October 26, 2009

Standing in Line

There is a universal rule when it comes to my retail shopping endeavors. That is, no matter what check-out line I select, the person in front of me will always, ALWAYS, have some sort of issue that lasts 20 minutes.

Take, for example, my family sojourn last weekend to that bastion of cost savings, Sam's Club. Say what you will about the perceived evils of all things Wal-Mart related; you just can't beat 500 diapers for $40. It's enough to make me entertain the thought of dropping the boxer shorts and just wearing diapers myself. It would probably be cheaper, and likely cleaner, in the long run.

Anyway, after loading up the cart with my weight in baby diapers and chicken nuggets, I stepped in line behind the check-out counter. In front of me was an impeccably dressed woman in her mid-40s, with an apparent dual obsession for eyebrow plucking and marinading in high-octane perfume.

I knew I was in trouble the second the woman handed the clerk some sort of tattered card that was obviously not her plastic Sam's Club card. She insisted it was some sort of additional discount card, but the clerk couldn't make sense of it, so of course the manager had to be called over.

It was at this point our baby started to cry. While I wanted to think he was airing his displeasure at the situation, common sense told me he probably needed his diaper changed. So, my wife and I held a whispered discussion about whether to change him in Sam's Club, or wait until we got home.

With the discount card discussion between the woman, clerk and manager entering its fifth minute, my wife decided to change the baby in the store. As my wife strode off to the bathroom to change the baby, the checkout drama entered its next phase.

Whether the woman received her additional discount, I don't know; what I do know is she proceeded to utter a sentence that you simply should not be able to utter anywhere within a stone's throw of any Sam's Club: "Would you take a check?"

It was Sam's Club, for crying out loud. They sell grapes by the barrel. They sell Diet Pepsi by the pallet. They sell VENDING MACHINES, of all things. The point being, paying via check at Sam's Club is like trying to barter at an ATM using chickens and goats. This woman had just spent eight minutes pleading her case with a tattered "discount" card, and now she was going to write a check?

Well, she wrote her check and proceeded to tear it from her checkbook, at which point she uttered the one word you never want to hear uttered when someone tears a check from a checkbook: "Whoops!"

She had basically torn the top left hand corner off her check, which of course meant the check would never make it successfully through the check scanner. But OF COURSE she went and insisted they try it anyway roughly 12 times before admitting defeat and writing a new check.

With CheckWriting 2.0 complete, the clerk ran the check successfully through the scanner and then asked for ID, to which the woman responded "Oh, I didn't bring my ID."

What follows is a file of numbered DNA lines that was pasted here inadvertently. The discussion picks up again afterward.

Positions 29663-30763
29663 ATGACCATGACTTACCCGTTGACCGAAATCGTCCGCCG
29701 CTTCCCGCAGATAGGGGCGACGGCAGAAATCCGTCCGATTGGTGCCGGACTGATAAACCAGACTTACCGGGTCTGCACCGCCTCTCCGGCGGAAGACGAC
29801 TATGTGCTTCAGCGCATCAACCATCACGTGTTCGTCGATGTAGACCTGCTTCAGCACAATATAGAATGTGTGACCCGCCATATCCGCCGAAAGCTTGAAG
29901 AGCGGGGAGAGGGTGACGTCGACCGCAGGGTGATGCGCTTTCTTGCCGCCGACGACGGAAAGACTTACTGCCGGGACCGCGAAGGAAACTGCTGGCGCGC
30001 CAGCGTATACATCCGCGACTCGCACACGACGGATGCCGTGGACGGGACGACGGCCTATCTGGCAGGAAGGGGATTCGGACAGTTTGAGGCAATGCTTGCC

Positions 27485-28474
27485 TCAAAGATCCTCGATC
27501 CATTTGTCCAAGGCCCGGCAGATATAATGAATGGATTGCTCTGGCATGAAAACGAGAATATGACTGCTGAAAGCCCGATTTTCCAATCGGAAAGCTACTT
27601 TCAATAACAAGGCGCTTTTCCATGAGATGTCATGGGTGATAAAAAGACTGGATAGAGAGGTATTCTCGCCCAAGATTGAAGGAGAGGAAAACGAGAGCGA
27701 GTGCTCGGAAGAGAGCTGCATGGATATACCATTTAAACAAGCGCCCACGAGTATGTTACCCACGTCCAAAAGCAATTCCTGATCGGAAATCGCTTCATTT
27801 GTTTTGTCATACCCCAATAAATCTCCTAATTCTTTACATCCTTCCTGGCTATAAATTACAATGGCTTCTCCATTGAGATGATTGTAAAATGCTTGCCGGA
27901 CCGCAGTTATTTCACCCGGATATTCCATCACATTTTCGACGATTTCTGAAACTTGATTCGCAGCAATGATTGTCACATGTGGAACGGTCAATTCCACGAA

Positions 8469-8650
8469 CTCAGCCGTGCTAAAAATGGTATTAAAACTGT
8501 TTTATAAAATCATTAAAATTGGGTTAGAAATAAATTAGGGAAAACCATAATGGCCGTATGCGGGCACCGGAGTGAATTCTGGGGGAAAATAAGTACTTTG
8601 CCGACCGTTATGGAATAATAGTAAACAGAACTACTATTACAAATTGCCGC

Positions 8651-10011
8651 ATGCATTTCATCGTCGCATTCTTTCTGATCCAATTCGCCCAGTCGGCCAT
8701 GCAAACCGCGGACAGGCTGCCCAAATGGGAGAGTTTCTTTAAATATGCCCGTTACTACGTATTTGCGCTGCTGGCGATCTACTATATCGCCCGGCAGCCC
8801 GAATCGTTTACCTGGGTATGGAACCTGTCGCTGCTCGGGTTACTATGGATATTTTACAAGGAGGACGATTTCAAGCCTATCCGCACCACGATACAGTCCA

First off, if you're going anywhere that may require any sort of purchase whatsoever, common sense should dictate it's a good idea to grab your ID on your way out of the house. Second, if, for whatever reason, you don't have your ID, you should never write a check in the first place; this is in combination with the aforementioned rule about not writing checks at Sam's Club.

Well, now there was an impasse. The woman had no means other than paying by check, and Sam's Club wouldn't take a check without ID. The woman weighed several options, including driving an hour home to get her ID, which was dismissed due to the frozen goods she had selected.

So, the woman ended up asking the customer in the adjacent aisle whether she'd pay for her goods if she'd reimburse her with a check. I can't convey, exactly, how far my jaw dropped at this point, but I'm pretty sure I have some dirt on my chin from it scuffing the Sam's Club floor. I was thinking, not only was the woman a world-class scammer, she was also hiding testicles the size of two Volkwagons, which would be totally necessary to make a request like that.

As it turned out, the woman actually knew the customer in the adjacent aisle, which tempered my disbelief somewhat, but nevertheless required me to rot in line for several more minutes as the convoluted financial exchange took place.

When I finally got checked through and was headed out the door, my wife came in from outside, carrying our child. She'd been waiting by the car for 10 minutes. She asked what took so long.

"You wouldn't believe it if I told you."

Posted by Ryan at October 26, 2009 02:15 PM | TrackBack

people like that are why i can't even go into those stores. and also why our democracy is fucked.

Posted by: amy.leblanc at November 3, 2009 03:34 PM
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